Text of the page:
AIM: How can we use proportions to find percents of amounts?
HW: Unit 2 Comparing and Scaling ACE #1-5, 8-10; p.71-72
Do Now: Latisha bought a concert ticket. The ticket cost $50. There is also a 5% tax. Latisha said she will need to pay $55 in total for the ticket. What do you think?
Announcement: We are beginning a new mini-unit on percents. In this unit, we will discuss tax, markup, discount, commission, and tip --among other things.
Classwork: We began today's lesson with an open discussion on the concept of tax, more specifically: Why is tax important? Where does the money go? How is it collected? What gets taxed? We went to NYC's department of finance webpage to investigate the different tax rates for products/services in NYC. We used percent proportions to calculate tax amounts for various commonly purchased products.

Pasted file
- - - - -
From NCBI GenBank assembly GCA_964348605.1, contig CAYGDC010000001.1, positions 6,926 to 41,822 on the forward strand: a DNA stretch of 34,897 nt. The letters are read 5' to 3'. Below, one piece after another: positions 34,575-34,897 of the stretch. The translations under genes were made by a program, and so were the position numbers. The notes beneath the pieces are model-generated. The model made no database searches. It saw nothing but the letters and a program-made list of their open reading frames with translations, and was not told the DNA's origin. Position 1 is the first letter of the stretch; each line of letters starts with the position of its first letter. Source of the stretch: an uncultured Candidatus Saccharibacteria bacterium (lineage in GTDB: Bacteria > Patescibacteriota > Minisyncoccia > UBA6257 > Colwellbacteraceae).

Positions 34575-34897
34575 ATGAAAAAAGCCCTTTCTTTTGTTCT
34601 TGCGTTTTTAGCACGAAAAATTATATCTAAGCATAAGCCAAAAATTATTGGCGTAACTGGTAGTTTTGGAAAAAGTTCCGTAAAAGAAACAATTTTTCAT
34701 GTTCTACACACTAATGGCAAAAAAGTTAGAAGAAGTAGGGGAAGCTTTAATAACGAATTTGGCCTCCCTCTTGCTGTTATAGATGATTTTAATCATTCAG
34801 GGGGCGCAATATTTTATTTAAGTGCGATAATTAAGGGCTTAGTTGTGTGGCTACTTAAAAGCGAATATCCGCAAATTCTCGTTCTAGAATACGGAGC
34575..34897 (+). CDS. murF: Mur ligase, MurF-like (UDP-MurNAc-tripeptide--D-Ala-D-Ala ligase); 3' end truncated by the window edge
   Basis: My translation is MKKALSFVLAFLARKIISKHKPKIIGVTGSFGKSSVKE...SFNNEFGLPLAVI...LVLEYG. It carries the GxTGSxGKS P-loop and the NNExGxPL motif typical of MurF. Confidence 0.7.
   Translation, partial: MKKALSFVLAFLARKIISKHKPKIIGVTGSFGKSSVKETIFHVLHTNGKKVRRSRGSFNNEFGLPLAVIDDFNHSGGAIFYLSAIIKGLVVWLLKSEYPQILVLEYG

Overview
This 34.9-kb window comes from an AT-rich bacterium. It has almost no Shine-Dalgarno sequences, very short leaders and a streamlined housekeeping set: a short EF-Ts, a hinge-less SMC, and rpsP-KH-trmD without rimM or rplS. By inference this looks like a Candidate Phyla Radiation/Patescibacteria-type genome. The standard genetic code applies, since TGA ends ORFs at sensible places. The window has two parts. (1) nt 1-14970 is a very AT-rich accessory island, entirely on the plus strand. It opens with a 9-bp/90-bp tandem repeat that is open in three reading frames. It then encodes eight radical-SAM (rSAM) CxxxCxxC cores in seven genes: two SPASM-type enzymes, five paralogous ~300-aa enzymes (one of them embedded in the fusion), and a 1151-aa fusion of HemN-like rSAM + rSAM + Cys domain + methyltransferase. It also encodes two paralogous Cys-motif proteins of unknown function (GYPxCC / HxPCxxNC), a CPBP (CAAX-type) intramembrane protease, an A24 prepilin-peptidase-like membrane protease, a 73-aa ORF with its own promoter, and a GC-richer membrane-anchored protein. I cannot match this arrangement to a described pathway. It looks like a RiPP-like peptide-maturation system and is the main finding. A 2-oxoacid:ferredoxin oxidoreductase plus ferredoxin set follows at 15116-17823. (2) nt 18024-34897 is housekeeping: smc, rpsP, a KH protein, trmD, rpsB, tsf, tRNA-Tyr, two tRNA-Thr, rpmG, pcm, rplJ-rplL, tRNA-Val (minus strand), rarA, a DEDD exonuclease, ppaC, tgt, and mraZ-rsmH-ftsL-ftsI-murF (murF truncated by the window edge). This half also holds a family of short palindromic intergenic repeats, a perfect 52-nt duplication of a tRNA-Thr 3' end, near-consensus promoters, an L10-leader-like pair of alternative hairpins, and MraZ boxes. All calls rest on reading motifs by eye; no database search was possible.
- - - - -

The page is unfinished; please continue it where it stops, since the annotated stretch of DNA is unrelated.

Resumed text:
Tomorrow, we will discuss common methods in which people earn an income: salary, commission, and hourly. We will also relate each of these to the business idea of markup and how every business exists to make make money and therefore must charge customers a markup on products in order to make a profit.
Part/Whole = %/100, where Whole is the amount of the item(s) and the Part is the portion of the whole (in this case, tax).